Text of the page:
A thorough search of the literature must be conducted to make sure that no relevant studies are overlooked. An important effort is to identify studies that could have investigated the risks associated with trichloroethylene.
An analysis of publication bias should be conducted.
As much as possible, all relevant studies should be included in the analysis. Any exclusion should be clearly explained and should be based on objective criteria (e.g., studies in which it was unclear that the study population was actually exposed [e.g., dry-cleaning workers]).
Weighting and classifying schemes
Subjective quality scoring (e.g., tiers, groups) should not be used in the analysis. Instead, studies should be classified in terms of their characteristics, such as studies in which exposure to trichloroethylene was well documented or based on the study’s design (e.g., cohort, case-control). These study characteristics should be examined as possible reasons for any observed heterogeneity, and meta-regression should be carried out, if deemed feasible.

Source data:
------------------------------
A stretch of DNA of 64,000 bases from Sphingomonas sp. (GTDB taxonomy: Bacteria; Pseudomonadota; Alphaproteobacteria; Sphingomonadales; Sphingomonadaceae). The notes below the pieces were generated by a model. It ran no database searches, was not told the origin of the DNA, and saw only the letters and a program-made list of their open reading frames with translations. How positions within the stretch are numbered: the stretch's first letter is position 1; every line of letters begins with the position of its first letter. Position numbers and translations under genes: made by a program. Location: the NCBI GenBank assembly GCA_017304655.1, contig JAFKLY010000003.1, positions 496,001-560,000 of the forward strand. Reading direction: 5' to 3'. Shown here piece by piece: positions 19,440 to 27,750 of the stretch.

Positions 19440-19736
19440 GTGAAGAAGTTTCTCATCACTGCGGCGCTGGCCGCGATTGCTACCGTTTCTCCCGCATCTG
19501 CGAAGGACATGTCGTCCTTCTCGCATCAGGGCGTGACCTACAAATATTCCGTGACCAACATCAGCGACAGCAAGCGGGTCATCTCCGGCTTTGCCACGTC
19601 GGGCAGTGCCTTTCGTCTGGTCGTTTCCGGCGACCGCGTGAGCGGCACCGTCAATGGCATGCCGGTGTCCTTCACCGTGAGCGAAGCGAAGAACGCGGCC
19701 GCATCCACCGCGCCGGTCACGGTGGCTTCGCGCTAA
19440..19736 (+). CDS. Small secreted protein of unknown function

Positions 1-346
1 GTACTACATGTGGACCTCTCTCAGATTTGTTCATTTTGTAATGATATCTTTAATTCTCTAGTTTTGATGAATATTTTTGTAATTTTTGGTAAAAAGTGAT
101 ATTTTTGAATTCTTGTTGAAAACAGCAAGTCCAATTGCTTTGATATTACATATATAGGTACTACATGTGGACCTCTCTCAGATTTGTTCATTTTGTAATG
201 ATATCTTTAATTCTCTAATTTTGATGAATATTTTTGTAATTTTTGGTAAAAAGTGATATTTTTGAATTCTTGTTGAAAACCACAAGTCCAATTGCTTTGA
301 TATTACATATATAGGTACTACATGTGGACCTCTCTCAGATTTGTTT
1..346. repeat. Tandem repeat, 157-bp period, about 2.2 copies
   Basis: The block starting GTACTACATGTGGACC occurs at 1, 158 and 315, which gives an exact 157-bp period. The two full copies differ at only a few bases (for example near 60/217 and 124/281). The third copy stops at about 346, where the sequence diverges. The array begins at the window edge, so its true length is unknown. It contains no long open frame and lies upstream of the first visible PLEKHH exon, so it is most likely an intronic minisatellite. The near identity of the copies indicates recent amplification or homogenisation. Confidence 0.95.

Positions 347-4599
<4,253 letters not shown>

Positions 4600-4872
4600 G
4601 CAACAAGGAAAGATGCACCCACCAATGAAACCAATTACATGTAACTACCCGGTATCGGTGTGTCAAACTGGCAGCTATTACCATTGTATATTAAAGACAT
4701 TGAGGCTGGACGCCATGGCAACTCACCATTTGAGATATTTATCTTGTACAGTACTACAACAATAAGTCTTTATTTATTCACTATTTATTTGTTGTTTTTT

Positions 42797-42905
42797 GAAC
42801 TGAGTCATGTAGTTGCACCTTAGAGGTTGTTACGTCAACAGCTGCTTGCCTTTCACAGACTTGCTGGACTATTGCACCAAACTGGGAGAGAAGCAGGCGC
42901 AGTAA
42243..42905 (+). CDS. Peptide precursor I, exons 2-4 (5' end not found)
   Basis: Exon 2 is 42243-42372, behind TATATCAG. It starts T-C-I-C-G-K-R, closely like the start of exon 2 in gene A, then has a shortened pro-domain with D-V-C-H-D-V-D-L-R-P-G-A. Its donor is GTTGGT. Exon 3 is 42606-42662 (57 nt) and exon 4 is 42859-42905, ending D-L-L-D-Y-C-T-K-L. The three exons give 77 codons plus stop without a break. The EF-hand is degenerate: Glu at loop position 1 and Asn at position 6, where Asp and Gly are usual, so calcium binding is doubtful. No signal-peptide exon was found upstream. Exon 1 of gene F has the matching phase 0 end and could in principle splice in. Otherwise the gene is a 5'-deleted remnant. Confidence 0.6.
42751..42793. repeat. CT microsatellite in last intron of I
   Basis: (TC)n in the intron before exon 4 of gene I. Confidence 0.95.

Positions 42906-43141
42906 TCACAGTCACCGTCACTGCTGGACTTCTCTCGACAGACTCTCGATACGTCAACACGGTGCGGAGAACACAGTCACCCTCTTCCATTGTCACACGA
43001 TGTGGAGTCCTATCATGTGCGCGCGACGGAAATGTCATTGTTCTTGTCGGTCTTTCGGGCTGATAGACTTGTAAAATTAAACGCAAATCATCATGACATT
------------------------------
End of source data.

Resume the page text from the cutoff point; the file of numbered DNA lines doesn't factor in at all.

Both case-control and cohort studies should be included and combined unless this introduces substantial heterogeneity into the analysis.
Tests of heterogeneity should be performed for all analyses. If heterogeneity is found to exist then a thorough search should be made to determine whether there are any explanations for the heterogeneity, such as differences in population exposures.
Fixed and random effects models should be fitted to the data. If there is no evidence for heterogeneity, then fixed models may be preferred, but it is still appropriate to report results from random effects models as well.
A sensitivity analysis should be performed in which each study is excluded from the analysis one at a time to determine whether any study significantly influences the findings. The findings from the meta-analysis should be viewed cautiously if they are highly dependent on the inclusion of one or two studies, and these studies have severe methodological limitations.